piston problems

pictures (or stories) of hideous injuries sustained by your ariel
david.anderson
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piston problems

Postby david.anderson » Tue Mar 26, 2019 8:21 am

The 2019 AAR annual rally was held from the 22 to 24 March. I loaned bikes to 2 people and rode my trusty 57VH.
Problem 1. I get a phone call that my 49VH has lost compression. I arranged a back up trailer and told the rider to collect my other 57VH.
Problem 2. I am told that the speedo on my 2nd 57VH has stopped working part way through the Saturday run. A quick check showed it is not the speedo cable. The speedo has only done 2500 miles since a costly rebuild.
Problem 3. I am told the stainless carrier on the loaned 57VH has broken. Two of the uprights have broken straight through.
Problem 4. A friend who was marshalling for us had his battery die. It was only a week old. I pointed to my square 4 which was on loan to another rider and said, the battery in that bike is undersize and it is 6 years old. That must have been like waving a red flag before a bull. The battery died about 20km from the finish of the Sunday ride. The rider managed to get a start and ride it the remainder of the journey. I hope the Bennet alternator is ok.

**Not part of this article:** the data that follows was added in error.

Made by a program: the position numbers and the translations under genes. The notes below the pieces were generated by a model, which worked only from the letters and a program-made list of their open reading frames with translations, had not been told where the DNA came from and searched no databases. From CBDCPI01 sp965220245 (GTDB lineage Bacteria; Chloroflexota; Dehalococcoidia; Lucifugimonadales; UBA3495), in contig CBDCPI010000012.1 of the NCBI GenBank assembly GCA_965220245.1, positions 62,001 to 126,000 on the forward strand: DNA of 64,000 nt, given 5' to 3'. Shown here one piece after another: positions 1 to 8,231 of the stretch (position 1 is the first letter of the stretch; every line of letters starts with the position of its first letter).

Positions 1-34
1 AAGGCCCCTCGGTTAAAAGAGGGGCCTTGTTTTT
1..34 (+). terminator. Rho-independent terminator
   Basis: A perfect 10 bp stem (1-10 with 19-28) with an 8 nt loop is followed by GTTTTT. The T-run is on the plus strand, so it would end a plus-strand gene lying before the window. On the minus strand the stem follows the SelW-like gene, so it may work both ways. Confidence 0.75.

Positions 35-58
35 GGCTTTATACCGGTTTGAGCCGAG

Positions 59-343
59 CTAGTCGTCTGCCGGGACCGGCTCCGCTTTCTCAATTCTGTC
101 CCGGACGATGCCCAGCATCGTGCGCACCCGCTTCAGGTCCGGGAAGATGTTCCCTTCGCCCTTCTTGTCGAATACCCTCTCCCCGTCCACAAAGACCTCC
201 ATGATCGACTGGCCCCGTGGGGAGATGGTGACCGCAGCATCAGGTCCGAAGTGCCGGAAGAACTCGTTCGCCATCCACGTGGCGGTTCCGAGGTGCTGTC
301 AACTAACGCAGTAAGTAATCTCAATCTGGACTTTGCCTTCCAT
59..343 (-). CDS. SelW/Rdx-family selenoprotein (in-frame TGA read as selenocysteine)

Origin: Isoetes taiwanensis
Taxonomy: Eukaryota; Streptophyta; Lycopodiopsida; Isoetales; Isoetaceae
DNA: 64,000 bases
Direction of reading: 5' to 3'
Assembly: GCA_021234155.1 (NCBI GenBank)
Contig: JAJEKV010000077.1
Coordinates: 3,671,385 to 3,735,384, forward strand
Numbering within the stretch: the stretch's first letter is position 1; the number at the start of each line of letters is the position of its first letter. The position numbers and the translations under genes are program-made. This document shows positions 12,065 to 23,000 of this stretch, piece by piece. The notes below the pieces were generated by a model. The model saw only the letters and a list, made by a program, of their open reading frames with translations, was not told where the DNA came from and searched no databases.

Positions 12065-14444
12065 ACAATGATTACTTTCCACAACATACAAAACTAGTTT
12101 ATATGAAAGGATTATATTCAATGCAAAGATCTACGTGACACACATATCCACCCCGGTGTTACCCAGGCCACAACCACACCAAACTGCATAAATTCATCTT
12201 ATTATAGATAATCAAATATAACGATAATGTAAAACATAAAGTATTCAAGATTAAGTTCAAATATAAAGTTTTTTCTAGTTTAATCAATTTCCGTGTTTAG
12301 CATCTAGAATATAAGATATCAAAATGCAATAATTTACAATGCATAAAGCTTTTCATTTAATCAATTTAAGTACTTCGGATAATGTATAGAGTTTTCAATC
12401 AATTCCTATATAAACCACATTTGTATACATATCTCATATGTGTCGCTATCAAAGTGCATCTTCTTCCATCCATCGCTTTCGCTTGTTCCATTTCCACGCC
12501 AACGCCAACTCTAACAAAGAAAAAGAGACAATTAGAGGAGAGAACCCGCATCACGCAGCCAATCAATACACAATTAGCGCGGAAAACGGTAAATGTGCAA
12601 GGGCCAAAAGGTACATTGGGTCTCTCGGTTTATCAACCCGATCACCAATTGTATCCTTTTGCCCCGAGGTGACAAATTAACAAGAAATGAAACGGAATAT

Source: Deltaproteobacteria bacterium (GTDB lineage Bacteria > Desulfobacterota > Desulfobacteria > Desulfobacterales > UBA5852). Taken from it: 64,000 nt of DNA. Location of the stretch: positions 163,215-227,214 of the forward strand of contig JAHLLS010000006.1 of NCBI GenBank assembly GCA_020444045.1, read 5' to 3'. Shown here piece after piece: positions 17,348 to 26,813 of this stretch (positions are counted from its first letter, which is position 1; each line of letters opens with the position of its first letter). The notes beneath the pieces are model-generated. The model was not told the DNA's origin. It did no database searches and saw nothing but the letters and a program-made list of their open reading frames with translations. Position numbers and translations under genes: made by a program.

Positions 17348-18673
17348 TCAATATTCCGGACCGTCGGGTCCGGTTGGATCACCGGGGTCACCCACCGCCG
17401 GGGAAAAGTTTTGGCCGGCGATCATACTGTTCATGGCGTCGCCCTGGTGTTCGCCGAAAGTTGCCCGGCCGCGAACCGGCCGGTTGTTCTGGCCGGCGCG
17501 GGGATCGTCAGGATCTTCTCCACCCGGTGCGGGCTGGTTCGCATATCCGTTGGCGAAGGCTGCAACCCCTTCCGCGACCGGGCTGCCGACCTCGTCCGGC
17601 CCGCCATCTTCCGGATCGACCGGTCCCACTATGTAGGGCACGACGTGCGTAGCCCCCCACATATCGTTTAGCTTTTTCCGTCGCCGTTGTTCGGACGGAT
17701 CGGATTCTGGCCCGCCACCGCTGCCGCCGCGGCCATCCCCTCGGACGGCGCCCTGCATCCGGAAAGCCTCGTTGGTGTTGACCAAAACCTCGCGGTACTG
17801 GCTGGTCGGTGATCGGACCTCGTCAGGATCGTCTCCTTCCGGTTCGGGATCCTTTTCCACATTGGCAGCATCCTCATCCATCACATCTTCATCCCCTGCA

Monday night I stripped the 49VH. The top had come off the piston with a clean break around the oil ring area. The only sign of the oil ring was a small slither that was held under the exhaust valve. Only very minor damage to the bore, but any damage is of course the end of the bore. So a new piston and re bore and new valves with a complete engine strip will have to follow.
I thought rallies were supposed to be fun. Certainly an event to remember.
David
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roger.fellows
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Re: piston problems

Postby roger.fellows » Tue Mar 26, 2019 9:39 am

Sorry to hear that catalogue of events David.

I've never had a broken piston to look at closely before. Was there not much material connecting the top and body of the piston at the upper edge of the oil control groove? Have you discovered any bits in the crankcase?

john.whiting
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Re: piston problems

Postby john.whiting » Wed Mar 27, 2019 12:50 am